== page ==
“The Guide,” by Peter Heller (Alfred A. Knopf)
In his new mystery, author Peter Heller pulls off a rare balancing act once again: He gives us fast-paced action and intrigue, interspersed with closely observed, reflective nature writing.
Speed up for the crime-solving, slow down for the Zen.
The guide of the title is Jack, one of the heroes of Heller’s 2019 “The River.” A few years after that book’s fateful canoe trip through a fire-scorched Canadian wilderness, Jack is now back in his home state of Colorado, suffering from what he likens to PTSD.
Hoping to center himself by reconnecting with nature, he signs on as a fishing guide at a fancy lodge for the uber-rich tucked away in a remote canyon. Almost immediately, the vibe is weird: gun-happy neighbors, gates that lock people in as well as out, surveillance cameras in unexpected places.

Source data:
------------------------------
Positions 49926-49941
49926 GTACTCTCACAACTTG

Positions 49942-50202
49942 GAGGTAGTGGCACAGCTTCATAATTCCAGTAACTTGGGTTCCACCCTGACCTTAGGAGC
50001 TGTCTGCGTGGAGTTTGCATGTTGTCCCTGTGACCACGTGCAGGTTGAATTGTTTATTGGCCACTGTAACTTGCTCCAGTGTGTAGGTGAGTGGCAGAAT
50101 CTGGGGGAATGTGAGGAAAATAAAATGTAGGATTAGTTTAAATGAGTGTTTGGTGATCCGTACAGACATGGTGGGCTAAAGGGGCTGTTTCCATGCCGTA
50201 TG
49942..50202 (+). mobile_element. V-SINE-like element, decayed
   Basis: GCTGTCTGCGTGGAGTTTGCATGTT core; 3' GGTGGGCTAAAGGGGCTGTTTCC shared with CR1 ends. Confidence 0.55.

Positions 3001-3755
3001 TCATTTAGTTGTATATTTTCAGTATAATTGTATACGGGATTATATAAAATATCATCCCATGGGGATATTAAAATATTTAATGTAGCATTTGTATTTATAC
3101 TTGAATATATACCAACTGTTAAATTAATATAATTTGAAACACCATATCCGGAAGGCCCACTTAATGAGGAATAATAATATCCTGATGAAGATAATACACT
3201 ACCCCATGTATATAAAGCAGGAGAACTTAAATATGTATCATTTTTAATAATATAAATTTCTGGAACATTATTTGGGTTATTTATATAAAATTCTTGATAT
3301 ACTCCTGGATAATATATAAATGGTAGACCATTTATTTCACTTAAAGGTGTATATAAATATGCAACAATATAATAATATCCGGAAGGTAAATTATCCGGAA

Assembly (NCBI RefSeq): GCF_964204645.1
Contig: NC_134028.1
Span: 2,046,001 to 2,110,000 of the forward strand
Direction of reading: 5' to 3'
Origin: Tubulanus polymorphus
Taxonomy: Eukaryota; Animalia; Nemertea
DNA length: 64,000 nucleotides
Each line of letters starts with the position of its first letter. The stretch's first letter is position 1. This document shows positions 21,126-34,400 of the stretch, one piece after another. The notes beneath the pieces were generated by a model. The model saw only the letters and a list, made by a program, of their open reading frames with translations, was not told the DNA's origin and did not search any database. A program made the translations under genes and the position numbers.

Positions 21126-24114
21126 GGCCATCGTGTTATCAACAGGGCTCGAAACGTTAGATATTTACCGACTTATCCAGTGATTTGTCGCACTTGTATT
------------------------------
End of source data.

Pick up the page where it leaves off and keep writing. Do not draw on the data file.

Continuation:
Jack’s celebrity client, a singer going under the radar as Alison K, helps Jack — who isn't sure he can trust his own instincts anymore — try to figure out just what is going on.
In Heller’s books, nature poses dangers (in “The Guide,” the world outside the lodge is dealing with the spread of a novel virus). But real evil comes from people, who use the wilderness' wide-open spaces to commit and hide crimes. Passages celebrating the canyon’s natural beauty are punctuated by Jack’s sense of something unnatural and claustrophobic at the lodge.
What holds it all together is the likeable character of Jack. A diffident “cowpoke” with expert backcountry survival skills, he is also a reader, a thinker, a guy who keeps fence-making tools and dynamite in the back of his truck along with volumes of poetry. He's a Western type with a fancy college degree, a la Norman Maclean, or maybe a younger Walt Longmire.
As in Maclean’s books, fishing gets its own star turn. It’s a source of solace, focus and connection. Heller uses many opportunities to capture it poetically, keeping the river at the center of this tale, too.
Even as the tension builds for Jack and Alison: "For a couple of hours they moved in the cold current, and the river granted them a measure of her heedless grace.”
Julia Rubin, The Canadian Press